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How to Plant Tulips and Daffodils

Brought to you by Lowe's Creative Ideas

Spring-blooming bulbs start with fall planting. This allows bulbs to go through a chilled period, which they require before blooming. Then, like clockwork, the bulbs send up shoots and bloom in spring. Tulips and daffodils are among them most popular spring-blooming bulbs.

Tulips and daffodils are easy to grow. Both come in a generous array of colors and bi-colors to catch the eye. For a big burst of spring color, plant hundreds close together in one bed. For smatterings of color, plant groups of 6 to 12 bulbs among your existing plants.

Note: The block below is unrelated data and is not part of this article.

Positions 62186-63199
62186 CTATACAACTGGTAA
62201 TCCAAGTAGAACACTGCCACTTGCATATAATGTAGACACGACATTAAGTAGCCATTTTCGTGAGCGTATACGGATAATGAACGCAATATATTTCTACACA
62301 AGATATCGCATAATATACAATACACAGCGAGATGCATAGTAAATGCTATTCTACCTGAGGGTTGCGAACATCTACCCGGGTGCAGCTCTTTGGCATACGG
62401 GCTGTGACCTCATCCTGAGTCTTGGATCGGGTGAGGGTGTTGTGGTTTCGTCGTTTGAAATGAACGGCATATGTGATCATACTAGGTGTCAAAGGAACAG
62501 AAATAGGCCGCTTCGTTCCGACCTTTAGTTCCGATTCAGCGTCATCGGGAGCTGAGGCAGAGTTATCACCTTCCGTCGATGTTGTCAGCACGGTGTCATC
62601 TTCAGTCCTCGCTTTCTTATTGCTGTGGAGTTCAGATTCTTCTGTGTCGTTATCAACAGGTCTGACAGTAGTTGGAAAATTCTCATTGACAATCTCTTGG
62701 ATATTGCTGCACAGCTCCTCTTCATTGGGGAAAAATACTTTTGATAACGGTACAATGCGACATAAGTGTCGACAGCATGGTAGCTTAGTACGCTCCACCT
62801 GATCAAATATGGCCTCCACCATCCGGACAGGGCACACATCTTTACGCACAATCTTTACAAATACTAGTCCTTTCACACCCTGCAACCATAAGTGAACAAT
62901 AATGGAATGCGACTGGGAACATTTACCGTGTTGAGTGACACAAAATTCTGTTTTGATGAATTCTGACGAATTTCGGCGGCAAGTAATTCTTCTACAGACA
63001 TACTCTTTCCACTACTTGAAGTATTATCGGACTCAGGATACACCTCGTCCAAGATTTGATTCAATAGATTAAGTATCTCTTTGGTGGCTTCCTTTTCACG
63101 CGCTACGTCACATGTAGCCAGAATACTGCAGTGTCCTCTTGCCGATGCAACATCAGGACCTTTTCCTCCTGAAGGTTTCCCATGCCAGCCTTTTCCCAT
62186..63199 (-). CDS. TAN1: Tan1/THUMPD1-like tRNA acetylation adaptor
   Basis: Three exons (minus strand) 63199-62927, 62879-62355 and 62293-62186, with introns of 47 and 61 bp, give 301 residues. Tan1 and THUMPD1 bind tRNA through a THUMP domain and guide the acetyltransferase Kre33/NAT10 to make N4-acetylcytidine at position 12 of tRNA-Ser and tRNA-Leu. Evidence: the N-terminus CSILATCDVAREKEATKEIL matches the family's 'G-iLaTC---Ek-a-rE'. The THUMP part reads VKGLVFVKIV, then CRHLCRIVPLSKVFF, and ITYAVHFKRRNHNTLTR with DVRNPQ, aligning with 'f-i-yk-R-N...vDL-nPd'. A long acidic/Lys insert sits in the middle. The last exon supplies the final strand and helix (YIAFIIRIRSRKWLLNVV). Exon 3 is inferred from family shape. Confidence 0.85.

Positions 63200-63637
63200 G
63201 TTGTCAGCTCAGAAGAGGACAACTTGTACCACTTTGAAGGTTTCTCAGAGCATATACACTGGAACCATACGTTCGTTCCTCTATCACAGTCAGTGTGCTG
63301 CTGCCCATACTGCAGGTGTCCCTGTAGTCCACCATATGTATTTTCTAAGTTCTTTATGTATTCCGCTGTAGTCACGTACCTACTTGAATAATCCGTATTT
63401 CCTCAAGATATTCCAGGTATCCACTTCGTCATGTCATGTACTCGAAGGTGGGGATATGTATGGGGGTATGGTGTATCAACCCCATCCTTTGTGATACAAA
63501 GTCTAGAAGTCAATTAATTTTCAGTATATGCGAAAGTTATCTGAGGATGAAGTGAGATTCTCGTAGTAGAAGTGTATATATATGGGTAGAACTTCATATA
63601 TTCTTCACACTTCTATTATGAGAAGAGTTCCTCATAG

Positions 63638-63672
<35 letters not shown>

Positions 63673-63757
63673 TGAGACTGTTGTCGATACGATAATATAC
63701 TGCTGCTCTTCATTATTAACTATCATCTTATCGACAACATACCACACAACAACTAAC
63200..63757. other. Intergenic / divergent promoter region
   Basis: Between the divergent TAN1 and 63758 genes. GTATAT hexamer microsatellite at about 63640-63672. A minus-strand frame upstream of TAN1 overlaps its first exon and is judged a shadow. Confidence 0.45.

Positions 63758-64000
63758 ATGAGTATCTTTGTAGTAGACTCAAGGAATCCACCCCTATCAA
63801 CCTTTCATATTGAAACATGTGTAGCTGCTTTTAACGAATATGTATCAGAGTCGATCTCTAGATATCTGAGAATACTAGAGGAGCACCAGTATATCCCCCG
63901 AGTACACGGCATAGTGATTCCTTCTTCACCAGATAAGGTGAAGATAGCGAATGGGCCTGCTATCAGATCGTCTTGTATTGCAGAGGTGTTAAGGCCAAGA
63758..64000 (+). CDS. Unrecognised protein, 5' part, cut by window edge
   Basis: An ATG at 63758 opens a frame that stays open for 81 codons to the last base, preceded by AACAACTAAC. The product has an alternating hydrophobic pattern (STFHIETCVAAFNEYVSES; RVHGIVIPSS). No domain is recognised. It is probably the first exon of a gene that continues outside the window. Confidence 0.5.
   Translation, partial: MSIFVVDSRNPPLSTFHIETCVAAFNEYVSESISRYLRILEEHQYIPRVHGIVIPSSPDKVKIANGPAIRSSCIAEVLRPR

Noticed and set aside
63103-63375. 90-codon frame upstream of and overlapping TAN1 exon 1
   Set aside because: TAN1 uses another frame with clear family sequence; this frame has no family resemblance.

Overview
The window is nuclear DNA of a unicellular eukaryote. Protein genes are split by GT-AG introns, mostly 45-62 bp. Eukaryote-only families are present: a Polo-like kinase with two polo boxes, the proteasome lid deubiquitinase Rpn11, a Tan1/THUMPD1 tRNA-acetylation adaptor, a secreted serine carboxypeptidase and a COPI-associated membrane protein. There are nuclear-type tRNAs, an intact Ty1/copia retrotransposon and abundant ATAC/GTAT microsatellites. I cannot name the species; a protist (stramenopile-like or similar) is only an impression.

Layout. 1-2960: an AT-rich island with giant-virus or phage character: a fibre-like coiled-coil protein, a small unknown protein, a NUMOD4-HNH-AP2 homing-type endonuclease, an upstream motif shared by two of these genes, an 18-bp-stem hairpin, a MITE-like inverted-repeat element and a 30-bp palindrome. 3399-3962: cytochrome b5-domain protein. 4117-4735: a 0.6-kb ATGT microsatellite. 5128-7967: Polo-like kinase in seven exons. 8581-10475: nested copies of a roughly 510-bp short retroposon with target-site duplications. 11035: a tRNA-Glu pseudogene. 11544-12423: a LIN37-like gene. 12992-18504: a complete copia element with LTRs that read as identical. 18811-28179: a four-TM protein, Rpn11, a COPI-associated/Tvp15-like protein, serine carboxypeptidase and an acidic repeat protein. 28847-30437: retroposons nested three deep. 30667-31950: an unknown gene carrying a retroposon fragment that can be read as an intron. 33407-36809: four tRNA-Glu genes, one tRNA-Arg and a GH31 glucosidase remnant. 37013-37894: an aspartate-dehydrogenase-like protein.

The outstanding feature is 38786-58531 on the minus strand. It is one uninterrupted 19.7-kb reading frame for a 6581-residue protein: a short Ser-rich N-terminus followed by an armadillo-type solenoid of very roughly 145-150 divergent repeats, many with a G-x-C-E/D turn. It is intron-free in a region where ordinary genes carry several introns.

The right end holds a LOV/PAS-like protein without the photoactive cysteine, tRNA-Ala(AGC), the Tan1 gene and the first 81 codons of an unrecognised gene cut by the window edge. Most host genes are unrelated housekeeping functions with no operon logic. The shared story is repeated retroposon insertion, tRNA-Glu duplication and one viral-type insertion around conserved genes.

First, dig a hole. The size of the bulb will dictate the depth of the hole. A general rule of thumb is to plant at a depth of two to three times the length of the bulb. So for daffodils, that could be 3 to 5 inches deep; for tulips, it may be 5 to 7 inches deep. If in doubt, consult package instructions.

Add handful of compost or bonemeal to the planting hole to give your bulbs a nutrient boost. Then set the bulb root-side down in the soil. Bulbs have a top and bottom. The bottom usually has a little ruffle of dried roots. The top is generally more pointed.

Cover the bulbs with soil. Water well. Then add a 2 to 3 inch layer of mulch over top of the planting area. Mulch helps the soil maintain a more consistent temperature throughout the winter and early spring.

The great news about bulbs is that they keep coming back each year. Daffodils are especially good at this and they often form bigger clumps every year. After bulbs bloom, wait until the foliage withers and turns yellow before trimming. When green, the foliage is busy replenishing the bulbs for future years.